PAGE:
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Can someone explain what the following assembly code does?

 int 0x80
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5 Answers 5

up vote 22 down vote accepted

It passes control to interrupt vector 0x80

See http://en.wikipedia.org/wiki/Interrupt%5Fvector

On Linux, have a look at this: it was used to handle system_call. Of course on another OS this could mean something totally different.

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Note that int 0x80 is the older way to do a syscall, but there is also the SYSENTER instruction. Some links of interest: tinyurl.com/y9vuc27 kerneltrap.org/node/531 –  asveikau Nov 30 '09 at 3:06
@asveikau: thanks for your links! –  jldupont Nov 30 '09 at 3:37
by shorten long story that's instructions mean DO IT for instruction was before. –  Gunslinger_ Apr 30 '11 at 21:18

int means interrupt, and the number 0x80 is the interrupt number. An interrupt transfers the program flow to whomever is handling that interrupt, which is interrupt 0x80 in this case. In Linux, 0x80 interrupt handler is the kernel, and is used to make system calls to the kernel by other programs.

The kernel is notified about which system call the program wants to make, by examining the value in the register %eax (gas syntax, and EAX in Intel syntax). Each system call have different requirements about the use of the other registers. For example, a value of 1 in %eax means a system call of exit(), and the value in %ebx holds the value of the status code for exit().

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good explanation.. –  pradipta Nov 27 '12 at 8:55
Aaah, a perfect answer :) i was misunderstanding that int is integer as it is in HTML! :D –  Afzaal Ahmad Zeeshan Oct 20 '13 at 0:00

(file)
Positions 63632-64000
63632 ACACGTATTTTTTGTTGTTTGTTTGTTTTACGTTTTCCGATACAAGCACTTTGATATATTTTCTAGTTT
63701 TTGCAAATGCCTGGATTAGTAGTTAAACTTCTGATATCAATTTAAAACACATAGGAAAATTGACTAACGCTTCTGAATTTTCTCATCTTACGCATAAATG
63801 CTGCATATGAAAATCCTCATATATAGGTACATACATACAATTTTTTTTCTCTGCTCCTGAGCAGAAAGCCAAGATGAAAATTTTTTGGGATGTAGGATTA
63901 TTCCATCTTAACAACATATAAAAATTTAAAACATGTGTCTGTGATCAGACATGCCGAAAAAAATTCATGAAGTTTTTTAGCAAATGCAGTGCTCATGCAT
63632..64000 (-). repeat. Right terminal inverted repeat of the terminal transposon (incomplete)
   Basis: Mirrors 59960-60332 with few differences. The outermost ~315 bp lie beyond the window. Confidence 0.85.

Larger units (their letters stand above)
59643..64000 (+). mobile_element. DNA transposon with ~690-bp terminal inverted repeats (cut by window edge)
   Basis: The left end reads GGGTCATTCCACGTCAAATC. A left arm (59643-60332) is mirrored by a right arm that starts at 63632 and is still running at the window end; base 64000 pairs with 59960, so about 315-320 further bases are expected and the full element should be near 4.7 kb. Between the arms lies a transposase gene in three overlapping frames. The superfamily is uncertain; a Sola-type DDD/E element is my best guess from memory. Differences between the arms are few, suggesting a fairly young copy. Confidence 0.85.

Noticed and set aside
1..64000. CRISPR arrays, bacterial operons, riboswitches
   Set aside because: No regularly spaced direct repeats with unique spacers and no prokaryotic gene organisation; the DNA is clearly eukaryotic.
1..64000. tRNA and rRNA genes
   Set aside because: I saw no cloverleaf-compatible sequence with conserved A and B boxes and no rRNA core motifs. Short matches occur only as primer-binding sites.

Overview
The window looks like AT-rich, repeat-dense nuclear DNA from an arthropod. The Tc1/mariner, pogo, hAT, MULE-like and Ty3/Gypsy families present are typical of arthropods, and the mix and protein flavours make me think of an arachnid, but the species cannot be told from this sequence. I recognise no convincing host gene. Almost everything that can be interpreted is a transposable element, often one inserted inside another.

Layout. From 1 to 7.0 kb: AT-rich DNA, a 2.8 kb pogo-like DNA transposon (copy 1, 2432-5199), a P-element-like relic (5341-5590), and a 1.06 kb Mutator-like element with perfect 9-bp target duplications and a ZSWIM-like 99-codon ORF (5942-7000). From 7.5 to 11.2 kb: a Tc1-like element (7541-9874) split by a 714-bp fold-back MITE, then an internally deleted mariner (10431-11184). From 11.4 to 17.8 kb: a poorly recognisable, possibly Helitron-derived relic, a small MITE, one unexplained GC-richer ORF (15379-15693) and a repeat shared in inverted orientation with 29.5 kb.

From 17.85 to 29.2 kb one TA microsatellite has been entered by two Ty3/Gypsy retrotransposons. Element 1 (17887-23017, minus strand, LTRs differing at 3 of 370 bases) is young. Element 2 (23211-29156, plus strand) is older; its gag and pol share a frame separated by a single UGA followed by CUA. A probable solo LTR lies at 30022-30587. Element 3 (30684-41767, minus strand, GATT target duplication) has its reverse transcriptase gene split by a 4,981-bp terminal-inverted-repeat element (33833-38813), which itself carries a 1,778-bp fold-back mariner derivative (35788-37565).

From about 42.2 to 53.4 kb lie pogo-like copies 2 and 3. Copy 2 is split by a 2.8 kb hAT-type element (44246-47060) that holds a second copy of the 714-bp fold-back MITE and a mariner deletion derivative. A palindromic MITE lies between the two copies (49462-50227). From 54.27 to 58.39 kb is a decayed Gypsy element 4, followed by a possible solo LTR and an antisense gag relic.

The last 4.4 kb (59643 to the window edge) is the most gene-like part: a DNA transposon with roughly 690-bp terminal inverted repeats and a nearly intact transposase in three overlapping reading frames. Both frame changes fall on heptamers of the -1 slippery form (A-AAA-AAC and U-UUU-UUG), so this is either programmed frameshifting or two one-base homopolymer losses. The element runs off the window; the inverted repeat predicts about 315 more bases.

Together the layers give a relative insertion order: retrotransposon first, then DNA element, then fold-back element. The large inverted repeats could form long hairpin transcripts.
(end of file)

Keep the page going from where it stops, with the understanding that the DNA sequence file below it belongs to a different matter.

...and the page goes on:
HTML as an example of "int as integer" is very... amusing, to say the least :P –  MestreLion Feb 17 at 9:41

int 0x80 is the assembly language instruction that is used to invoke system calls in Linux on x86 (i.e., Intel-compatible) processors.


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As mentioned, it causes control to jump to interrupt vector 0x80. In practice what this means (at least under Linux) is that a system call is invoked; the exact system call and arguments are defined by the contents of the registers. For example, exit() can be invoked by setting %eax to 1 followed by 'int 0x80'.

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It tells the cpu to activate interrupt vector 0x80, which on Linux OSes is the system-call interrupt, used to invoke system functions like open() for files, et cetera.

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Strictly speaking, it doesn't tell the kernel... It tells the CPU, which looks up the handler in the IDT, which ends up being a pointer to some kernel code. –  asveikau Nov 30 '09 at 2:56
True. I suppose the better phrasing would be it tells the CPU to activate the vector, and the vector (as part of the kernel) invokes the function. –  Amber Nov 30 '09 at 2:58
Down for "tells the kernel". –  Andy Dec 1 '09 at 6:28
which ends up doing this, which inturn ends up doing that, which then does this, which then goes there confused. :/ Amber has an answer that is understandable..thats it.. –  Afzaal Ahmad Zeeshan Oct 20 '13 at 0:04

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